Stonehearst Asylum (2014) / Drama-Thriller
aka Eliza Graves
MPAA Rated: PG-13 for disturbing and violent images, sexual content and language
Running Time: 112 min.
Cast: Jim Sturgess, Ben Kingsley, Kate Beckinsale, Michael Caine, David Thewlis, Brendan Gleeson, Jason Flemyng, Sinead Cusack, Sophie Kennedy Clark
Director: Brad Anderson
Screenplay: Joe Gangemi (based on the short story by Edgar Allan Poe)
Review published October 28, 2014
Stonehearst Asylum gets its origin from a short story by Edgar Allan Poe, "The System of Doctor Tarr and Professor Fether", which has somehow been beefed up to a sprawling 112-minute feature stacked with a formidable selection of British thespians. It is marketed as a bit of a gothic horror flick, set in England in 1899, but it's more of a dark comedy that dabbles in the "madness of one's methods" in the search for methods to cure one's madness.
Jim Sturgess (Cloud Atlas, Upside Down) gets the most screen time among them, playing Edward Newgate, a recently graduated doctor who arrives at the titular secluded English asylum awaiting his training at the hands of Superintendent Silas Lamb (Kingsley, The Boxtrolls). Lamb's methods are certainly a departure for his day, seeing rehabilitation of the insane as eschewing medication, solation, or shock therapy, instead letting them roam as they please without hindrance or severe punishment and even letting them indulge in their delusions. Graves soon meets the lovely but mad Eliza Graves (Beckinsale, Total Recall), a sufferer of hysteria, who implores the young doctor to run while he has the chance. He doesn't, of course, as he is quite smitten with the fetching woman, but finds himself in a dangerous predicament when he discovers that the doctors are actually patients that have taken over the asylum formerly run by Dr. Salt (Caine, Now You See Me), now incarcerated in the boiler room.
Directed by Brad Anderson (The Call, Transsiberian), the film has a dark and gloomy gothic look that works well, even if mucked up a bit with green-screening. It's coated with a crippling claustrophobia and lots of rough edges, which does give the setting an appropriate messiness that lends to perpetual unease at seeing either faction get control of the institution. Though it gets listed as a drama, there is a campy, tongue-in-cheek nature to the movie that suggests that we take what we see mostly as a fun genre exercise, and certainly the winking nature of the performances keeps the tone fairly light, despite some rather dark and dreary thematic material.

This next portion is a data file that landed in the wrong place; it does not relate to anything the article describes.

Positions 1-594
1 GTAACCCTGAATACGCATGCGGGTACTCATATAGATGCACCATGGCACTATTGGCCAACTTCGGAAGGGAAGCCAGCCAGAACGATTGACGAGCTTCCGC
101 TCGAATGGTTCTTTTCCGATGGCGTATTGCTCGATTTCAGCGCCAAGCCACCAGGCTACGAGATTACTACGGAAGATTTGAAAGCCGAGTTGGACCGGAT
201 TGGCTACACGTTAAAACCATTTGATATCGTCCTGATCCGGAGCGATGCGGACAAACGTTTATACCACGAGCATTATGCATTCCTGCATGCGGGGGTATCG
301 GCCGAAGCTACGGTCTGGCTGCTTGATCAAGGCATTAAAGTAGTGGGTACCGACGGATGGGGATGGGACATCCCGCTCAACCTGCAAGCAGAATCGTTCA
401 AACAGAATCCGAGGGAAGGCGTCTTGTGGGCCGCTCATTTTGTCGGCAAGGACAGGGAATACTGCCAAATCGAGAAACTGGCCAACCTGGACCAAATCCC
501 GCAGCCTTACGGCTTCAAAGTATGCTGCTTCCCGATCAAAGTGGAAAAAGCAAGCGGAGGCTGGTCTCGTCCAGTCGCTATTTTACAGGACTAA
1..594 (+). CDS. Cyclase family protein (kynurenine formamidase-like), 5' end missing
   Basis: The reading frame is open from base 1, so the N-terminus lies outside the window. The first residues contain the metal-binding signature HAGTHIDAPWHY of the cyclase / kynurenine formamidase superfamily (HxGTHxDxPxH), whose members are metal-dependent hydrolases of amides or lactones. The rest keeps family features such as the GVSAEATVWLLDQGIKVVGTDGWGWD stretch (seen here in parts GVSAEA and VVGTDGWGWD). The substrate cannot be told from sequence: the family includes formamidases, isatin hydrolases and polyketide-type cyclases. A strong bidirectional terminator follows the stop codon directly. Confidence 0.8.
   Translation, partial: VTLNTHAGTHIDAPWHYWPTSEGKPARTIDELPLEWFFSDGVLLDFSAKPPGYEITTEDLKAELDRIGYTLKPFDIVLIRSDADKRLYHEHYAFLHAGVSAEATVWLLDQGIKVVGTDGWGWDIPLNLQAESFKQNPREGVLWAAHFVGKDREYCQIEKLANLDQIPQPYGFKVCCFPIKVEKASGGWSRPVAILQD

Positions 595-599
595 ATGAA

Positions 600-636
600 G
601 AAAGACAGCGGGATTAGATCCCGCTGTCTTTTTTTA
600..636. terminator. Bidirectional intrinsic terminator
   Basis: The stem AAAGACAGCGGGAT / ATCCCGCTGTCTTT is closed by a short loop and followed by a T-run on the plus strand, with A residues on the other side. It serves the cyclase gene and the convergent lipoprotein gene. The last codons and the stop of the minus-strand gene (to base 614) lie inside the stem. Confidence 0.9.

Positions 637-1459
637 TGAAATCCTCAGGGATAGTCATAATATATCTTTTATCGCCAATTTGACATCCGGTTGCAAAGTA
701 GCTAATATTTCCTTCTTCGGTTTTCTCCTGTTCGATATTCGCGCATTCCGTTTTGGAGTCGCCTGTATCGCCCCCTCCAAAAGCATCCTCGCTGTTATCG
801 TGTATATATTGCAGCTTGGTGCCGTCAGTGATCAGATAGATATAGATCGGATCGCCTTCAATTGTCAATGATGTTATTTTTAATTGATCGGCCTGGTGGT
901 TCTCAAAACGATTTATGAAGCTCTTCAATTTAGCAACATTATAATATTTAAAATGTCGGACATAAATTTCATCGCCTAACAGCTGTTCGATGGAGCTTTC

The film tosses in a late-developing twist, which may genuinely pique the interest of those who haven't given up on caring about these characters, but it's merely there in order to try to have some sort of ironic ending to what amounts to a nearly two-hour long episode of a TV horror anthology. If you're not on board, it feels cheap and unnecessary. When tackling the difference between letting mental illness go untreated vs. the draconian methods once put into place to cure it, the film scores points in its look at how medical treatments have done more harm than good in many instances.
Had Stonehearst Asylum remained a TV episode adapting the Poe short story, instead of padding it all out with a romance, awkward framing, and needless characters, this might have fared better than initially intriguing but progressively middling chills. In other words, it passes the time, but it's not something worth going crazy about.
©2014 Vince Leo